This debate is not new and it's not over. Hamilton and Madison fought from the beginning about how government would be limited by the enumerated powers. Madison was unequivocal. The powers of the federal government are few and defined. The power to tax and spend is restricted by the enumerated powers.
So, how do we fix this travesty of justice? There's only one option left. We have to have a new president!
Unfortunately, the President's new open ended health care entitlement will exacerbate the current problems in health care. His plan has already forced people to lose their current coverage, increased premiums and will take away Medicare Advantage plans from millions of seniors.
Claims that the new entitlement will lower the federal deficit fly in the face of the facts. Adding tens of millions of new beneficiaries, who will be subsidized by the federal government, will drive up health care costs, and fees will force employers to reduce their workforces. We need to fix what is broken in health care without breaking what is working. That's why I voted to repeal this law. We need to replace it with patient centered reforms. I don't believe a bureaucrat should be in charge of your health care decisions--you should be in charge.
As of today, August 1st, whenever insurance plans come up for their annual renewal, the companies will be required to cover key preventive services for women free of charge. According to the U.S. Department of Health and Human Services, approximately 47 million women nationwide, including over 1.2 million Massachusetts women, are in health plans that must cover these new preventive services without charging a co-pay, co-insurance, or deductible.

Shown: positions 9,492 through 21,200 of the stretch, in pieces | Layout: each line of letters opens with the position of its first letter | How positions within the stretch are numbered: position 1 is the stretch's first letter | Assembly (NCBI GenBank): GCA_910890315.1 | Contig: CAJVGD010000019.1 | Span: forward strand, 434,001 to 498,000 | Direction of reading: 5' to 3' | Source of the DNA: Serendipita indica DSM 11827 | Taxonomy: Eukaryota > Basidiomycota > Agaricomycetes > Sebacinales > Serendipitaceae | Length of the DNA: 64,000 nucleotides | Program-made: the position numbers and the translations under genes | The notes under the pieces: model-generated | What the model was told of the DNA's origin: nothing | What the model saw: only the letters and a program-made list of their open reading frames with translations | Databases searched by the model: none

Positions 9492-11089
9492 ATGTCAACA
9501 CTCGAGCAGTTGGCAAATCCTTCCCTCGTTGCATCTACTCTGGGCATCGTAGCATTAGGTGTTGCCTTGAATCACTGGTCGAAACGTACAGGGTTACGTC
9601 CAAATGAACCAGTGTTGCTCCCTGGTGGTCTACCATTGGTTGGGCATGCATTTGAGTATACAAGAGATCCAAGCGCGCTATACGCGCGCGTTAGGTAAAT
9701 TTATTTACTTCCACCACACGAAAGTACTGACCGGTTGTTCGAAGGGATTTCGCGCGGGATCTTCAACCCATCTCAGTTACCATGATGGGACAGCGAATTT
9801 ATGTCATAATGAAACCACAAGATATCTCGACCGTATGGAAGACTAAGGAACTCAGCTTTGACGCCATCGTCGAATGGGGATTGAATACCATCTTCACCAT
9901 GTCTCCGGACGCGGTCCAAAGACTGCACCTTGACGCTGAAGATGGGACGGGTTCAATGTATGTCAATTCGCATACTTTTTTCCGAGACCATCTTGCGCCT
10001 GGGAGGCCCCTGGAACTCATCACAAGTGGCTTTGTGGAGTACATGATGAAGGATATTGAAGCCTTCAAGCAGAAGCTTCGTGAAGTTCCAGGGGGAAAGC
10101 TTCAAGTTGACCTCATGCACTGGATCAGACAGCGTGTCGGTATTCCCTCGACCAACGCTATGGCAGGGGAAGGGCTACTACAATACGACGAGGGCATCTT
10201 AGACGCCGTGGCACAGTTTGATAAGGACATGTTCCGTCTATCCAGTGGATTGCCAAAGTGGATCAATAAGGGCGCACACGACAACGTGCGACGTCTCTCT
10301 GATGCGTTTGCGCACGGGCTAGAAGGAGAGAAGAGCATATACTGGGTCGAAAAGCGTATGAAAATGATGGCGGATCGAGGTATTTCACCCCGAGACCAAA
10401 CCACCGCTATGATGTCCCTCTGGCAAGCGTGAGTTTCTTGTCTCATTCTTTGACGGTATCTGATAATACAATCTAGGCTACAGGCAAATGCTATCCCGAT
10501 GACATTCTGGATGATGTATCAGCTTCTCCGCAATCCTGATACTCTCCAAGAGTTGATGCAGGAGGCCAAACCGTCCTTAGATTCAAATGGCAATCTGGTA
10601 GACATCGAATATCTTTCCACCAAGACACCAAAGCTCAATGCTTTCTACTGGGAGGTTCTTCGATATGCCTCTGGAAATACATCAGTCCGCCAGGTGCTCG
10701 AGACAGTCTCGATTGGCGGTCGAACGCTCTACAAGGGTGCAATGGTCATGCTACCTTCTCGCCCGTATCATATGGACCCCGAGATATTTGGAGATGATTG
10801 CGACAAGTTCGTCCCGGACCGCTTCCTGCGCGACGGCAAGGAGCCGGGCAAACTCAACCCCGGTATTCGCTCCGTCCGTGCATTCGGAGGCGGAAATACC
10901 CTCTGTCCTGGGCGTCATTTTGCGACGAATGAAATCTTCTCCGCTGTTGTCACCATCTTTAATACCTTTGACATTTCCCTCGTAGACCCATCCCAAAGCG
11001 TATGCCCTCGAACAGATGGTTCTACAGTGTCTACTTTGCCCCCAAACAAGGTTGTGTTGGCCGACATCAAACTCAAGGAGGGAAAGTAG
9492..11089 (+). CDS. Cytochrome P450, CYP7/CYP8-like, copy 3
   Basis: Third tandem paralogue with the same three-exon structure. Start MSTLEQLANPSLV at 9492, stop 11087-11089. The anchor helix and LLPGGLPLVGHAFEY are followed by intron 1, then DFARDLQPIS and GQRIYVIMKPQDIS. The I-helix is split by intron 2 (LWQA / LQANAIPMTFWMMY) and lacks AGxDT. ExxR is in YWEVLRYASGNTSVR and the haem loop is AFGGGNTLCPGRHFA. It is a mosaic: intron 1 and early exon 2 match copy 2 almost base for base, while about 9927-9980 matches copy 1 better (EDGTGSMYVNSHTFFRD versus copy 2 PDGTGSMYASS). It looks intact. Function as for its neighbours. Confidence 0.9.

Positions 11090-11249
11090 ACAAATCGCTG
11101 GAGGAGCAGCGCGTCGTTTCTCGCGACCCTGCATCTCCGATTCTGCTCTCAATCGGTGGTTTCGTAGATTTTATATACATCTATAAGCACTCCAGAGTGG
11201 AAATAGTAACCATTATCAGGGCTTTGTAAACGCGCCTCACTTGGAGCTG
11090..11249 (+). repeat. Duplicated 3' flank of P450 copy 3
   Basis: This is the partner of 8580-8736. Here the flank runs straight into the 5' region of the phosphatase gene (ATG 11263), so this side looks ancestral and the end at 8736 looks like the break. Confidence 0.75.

A month later, shortly before passage of the Affordable Health Care Act, Ryan showed his gratitude toward Obama during a health care summit by assailing the bill to the president's face as "full of gimmicks and smoke and mirrors," ticking off its quantitative errors and then characterizing it with the Frank Luntz-tested phrase "government takeover health care." Obama stared icily at the Budgeteer throughout his harangue.
The Ryan proposal would convert the current Medicare program to a system under which beneficiaries received premium support payments--payments that would be used to help pay the premiums for a private health insurance policy and would grow over time with overall consumer prices. Additionally, the proposal would convert the matching payments that the federal government makes to states for Medicaid costs under current law into block grants of fixed dollar amounts beginning in 2013, and [would repeal ObamaCare]. Under the Ryan proposal, mandatory spending for health care would be about 6% of GDP in 2030 and about 5% in 2050, CBO estimates.